The health and economic stability of families may be affected by the variety of health insurance arrangements within families. There is much variation in uninsured rates and in patterns of insurance coverage among different types of families. Sometimes not all members of a family are covered, or if they are, each may have coverage from different sponsors and different terms of insurance. This variation is influenced by the rules, policies, and requirements of public coverage programs as well as those of employment-based insurance plans. In addition, the socioeconomic and demographic characteristics of families influence these patterns of coverage. In Coverage Matters the Committee described the characteristics of uninsured individuals. This chapter aggregates the data on individuals into family groups and describes various family configurations as a unit.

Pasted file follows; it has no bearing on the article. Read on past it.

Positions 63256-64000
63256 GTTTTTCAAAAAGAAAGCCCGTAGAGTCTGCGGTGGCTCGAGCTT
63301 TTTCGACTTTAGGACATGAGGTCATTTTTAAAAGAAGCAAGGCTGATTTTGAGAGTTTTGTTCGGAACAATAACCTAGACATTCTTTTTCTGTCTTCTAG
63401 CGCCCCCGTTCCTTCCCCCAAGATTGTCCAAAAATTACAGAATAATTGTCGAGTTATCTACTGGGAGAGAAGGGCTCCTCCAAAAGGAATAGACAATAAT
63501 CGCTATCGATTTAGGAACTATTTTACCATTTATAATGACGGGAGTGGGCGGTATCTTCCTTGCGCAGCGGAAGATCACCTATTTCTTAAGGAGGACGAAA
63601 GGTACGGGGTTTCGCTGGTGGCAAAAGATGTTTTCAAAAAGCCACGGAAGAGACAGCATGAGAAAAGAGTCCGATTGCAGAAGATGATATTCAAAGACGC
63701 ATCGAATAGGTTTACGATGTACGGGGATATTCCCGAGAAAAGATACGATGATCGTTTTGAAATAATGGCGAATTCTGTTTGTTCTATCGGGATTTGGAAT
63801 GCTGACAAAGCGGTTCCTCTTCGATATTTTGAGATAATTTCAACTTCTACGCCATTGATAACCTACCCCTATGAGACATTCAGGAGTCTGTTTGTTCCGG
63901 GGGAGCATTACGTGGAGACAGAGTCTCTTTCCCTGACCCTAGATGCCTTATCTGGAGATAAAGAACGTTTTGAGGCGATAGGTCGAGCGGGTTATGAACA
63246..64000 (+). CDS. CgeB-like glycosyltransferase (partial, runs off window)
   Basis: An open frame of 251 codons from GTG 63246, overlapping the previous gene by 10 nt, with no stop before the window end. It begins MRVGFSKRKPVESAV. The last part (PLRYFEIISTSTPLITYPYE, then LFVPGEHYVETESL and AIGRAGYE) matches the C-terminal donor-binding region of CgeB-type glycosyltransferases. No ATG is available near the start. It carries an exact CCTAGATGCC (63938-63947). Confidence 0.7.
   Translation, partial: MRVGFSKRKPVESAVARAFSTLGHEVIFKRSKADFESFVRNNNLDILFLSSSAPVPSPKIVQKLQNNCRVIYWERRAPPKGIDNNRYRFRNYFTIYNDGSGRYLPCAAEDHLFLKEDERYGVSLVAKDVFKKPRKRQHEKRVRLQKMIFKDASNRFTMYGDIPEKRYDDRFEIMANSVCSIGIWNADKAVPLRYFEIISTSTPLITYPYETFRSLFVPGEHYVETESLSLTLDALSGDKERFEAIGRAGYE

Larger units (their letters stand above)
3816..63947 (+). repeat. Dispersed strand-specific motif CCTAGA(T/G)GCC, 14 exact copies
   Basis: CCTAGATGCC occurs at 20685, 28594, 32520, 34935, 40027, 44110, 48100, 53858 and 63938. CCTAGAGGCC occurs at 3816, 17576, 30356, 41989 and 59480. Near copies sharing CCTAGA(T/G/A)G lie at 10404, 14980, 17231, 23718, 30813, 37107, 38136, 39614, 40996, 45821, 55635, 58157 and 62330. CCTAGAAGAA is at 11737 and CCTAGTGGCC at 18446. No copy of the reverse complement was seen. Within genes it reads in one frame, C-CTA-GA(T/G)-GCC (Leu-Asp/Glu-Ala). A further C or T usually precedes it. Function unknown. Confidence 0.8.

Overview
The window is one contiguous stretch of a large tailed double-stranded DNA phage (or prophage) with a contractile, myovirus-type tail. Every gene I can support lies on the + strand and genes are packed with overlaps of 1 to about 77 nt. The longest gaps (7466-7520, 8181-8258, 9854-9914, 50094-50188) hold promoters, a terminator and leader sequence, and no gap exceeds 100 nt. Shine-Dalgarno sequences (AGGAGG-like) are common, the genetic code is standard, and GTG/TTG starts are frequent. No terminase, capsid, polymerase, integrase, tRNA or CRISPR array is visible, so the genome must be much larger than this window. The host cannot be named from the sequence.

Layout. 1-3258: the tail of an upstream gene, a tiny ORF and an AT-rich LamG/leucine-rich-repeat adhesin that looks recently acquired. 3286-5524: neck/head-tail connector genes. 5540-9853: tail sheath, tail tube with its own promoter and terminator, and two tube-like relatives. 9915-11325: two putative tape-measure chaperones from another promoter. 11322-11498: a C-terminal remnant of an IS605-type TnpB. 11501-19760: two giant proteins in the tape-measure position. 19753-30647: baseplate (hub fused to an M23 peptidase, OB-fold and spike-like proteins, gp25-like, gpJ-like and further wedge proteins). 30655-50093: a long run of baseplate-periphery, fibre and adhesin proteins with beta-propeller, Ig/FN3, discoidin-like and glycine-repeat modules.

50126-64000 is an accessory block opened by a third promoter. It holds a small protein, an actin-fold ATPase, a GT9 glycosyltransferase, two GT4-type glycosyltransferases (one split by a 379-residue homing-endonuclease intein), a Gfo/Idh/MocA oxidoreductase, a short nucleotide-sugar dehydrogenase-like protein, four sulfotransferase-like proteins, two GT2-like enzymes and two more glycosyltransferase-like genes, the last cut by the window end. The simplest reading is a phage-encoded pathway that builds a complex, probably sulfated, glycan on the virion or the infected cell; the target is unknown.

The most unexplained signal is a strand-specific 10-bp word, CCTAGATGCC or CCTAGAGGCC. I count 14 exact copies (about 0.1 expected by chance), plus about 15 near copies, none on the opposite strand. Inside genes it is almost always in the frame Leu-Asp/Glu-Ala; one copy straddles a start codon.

This chapter describes coverage variations, the reasons for them, and some of the implications for families. The first section gives an overview of the sources of health insurance coverage, including employment-based, individually purchased, and public coverage. Because each source or type of insurance has distinctive rules for eligibility and they do not necessarily match a family’s perception of its members, many families have some members who are uninsured. The second section examines the resulting coverage patterns of various types of families in the United States and describes how coverage varies within different families and for different family members. It also takes a closer look at specific characteristics, such as income level, racial and ethnic identity, and immigrant status of families with children that may affect a family’s likelihood of having one or more uninsured members. Many of the social and economic characteristics associated with individual uninsurance are, not surprisingly, also related to family uninsurance. There is a summary section at the end of the chapter.